Based on this data the introduction of a multidisciplinary pathway with access to Infectious Diseases physicians, and other experts can safely maintain many patients on an ambulatory care pathway. We estimate that we have saved the hospital more than £150,000 in in-patient bed stays based on days treated on the ambulatory care pathway.
Ambulatory care pathways, with increased input from infection doctors and other specialist services are all set to improve the experience of patients with cellulitis. It is important that clinicians are aware of all the options available for management of this challenging, common condition.
1) Phoenix G, Das S, Joshi M. Diagnosis and management of cellulitis. BMJ 2012;345:e4955.
2.) Hersh AL, Chambers HF, Mseli JH, Gonzales R. National trends in ambulatory visits and antibiotic prescribing for skin and soft tissue infections. Arch Intern Med 2008; 168:1585-91.
3.)Peralta G, Padrón E, Roiz MP, De Benito I, Garrido JC, Talledo F, Rodríguez-Lera MJ, Ansorena L, Sánchez MB.Risk factors for bacteremia in patients with limb cellulitis.Eur J Clin Microbiol Infect Dis. 2006;25(10):619.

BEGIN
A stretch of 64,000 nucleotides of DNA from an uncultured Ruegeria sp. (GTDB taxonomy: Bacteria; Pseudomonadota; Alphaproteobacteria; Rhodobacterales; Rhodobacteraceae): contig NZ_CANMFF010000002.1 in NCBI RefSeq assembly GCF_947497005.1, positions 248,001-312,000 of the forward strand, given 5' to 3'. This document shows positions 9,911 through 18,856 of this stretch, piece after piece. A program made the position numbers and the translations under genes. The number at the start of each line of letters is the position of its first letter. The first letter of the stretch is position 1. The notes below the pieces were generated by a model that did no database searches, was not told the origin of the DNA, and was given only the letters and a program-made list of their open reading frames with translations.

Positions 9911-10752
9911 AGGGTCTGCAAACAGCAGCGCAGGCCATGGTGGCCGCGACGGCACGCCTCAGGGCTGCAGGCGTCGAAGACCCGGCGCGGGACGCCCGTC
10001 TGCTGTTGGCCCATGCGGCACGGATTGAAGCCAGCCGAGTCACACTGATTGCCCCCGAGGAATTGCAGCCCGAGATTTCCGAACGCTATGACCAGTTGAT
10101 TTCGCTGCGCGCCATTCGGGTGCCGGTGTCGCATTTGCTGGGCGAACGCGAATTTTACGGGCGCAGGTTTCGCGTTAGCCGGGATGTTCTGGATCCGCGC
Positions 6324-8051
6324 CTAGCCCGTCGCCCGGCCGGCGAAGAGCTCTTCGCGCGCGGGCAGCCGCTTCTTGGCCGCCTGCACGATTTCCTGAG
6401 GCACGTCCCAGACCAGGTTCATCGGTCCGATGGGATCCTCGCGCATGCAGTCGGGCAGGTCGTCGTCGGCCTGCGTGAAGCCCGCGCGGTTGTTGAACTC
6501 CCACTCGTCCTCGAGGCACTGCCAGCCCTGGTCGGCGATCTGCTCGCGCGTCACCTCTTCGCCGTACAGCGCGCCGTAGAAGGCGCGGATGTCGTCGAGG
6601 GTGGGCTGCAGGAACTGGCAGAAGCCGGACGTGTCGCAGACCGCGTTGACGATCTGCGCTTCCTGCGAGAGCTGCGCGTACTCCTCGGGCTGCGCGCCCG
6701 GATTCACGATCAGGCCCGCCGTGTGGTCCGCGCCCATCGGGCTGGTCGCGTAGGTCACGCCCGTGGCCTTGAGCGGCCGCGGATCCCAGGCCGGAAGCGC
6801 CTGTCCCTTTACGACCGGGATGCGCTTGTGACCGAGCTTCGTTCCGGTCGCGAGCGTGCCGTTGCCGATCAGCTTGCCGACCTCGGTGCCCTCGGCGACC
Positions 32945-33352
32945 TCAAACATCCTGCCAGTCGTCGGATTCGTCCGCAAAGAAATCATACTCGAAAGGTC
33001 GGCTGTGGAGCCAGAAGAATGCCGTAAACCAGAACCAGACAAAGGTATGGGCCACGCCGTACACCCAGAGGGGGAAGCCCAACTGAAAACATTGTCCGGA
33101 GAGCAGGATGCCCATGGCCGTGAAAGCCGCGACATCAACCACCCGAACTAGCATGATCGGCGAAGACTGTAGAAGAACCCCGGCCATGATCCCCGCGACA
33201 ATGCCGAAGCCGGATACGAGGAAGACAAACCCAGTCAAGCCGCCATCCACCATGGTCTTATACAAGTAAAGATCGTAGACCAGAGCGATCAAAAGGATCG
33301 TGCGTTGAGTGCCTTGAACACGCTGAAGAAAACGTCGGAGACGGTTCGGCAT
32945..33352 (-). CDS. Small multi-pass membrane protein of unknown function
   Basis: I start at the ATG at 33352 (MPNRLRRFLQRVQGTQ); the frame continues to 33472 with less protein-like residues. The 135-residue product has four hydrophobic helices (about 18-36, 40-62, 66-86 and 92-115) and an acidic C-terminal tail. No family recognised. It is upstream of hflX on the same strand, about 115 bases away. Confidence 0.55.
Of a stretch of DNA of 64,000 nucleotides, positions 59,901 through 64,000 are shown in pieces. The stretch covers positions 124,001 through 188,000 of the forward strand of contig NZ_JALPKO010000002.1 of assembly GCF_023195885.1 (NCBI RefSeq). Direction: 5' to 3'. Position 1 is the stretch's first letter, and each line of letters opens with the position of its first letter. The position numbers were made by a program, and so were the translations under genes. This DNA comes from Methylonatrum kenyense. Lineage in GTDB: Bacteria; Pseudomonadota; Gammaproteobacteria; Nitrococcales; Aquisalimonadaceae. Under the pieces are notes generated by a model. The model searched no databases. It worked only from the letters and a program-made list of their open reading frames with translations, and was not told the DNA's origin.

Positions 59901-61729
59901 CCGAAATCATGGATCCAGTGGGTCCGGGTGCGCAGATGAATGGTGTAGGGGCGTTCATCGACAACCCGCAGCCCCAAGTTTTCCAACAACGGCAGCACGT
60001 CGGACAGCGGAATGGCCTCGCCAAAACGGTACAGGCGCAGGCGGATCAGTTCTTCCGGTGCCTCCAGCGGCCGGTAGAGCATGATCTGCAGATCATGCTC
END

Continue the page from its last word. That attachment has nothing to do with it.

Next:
4.)Bernard P, Bedane C, Mounier M, Denis F, Catanzano G, Bonnetblanc JM. Streptococcal cause of erysipelas and cellulitis in adults. A microbiologic study using a direct immunofluorescence technique.
Arch Dermatol. 1989;125(6):779.
5.)Semel JD, Goldin H. Association of athlete's foot with cellulitis of the lower extremities: diagnostic value of bacterial cultures of ipsilateral interdigital space samples. Clin Infect Dis. 1996;23(5):1162.
6.)Chira S, Miller LG. Staphylococcus aureus is the most common identified cause of cellulitis: A systematic review. Epidemiol Infect 2010; 138:313-7.
7.)Kock R, et al. Methicillin-resistant Staphylococcus aureus (MRSA): burden of disease and control challenges in Europe. Euro Surveill. 2010 Oct 14;15(41): 19688
8.)Brook I, Frazier EH.Clinical and microbiological features of necrotizing fasciitis.J Clin Microbiol. 1995;33(9):2382.
9.)Wong CH, Chang HC, Pasupathy S, Khin LW, Tan JL, Low CO Necrotizing fasciitis: clinical presentation, microbiology, and determinants of mortality.J Bone Joint Surg Am. 2003;85-A(8):1454.
10.)Barr DA, Semple L, Seaton A. Outpatient parenteral antimicrobial prescribing in a teachin hospital- based practice: A retrospective cohort study describing expererience and evolution over 10 years. Int J of Antimicrob Agents 39 (2012) 407-413
Competing interests: None declared
Royal Free Hospital, Pond Stree. London NW3 2QG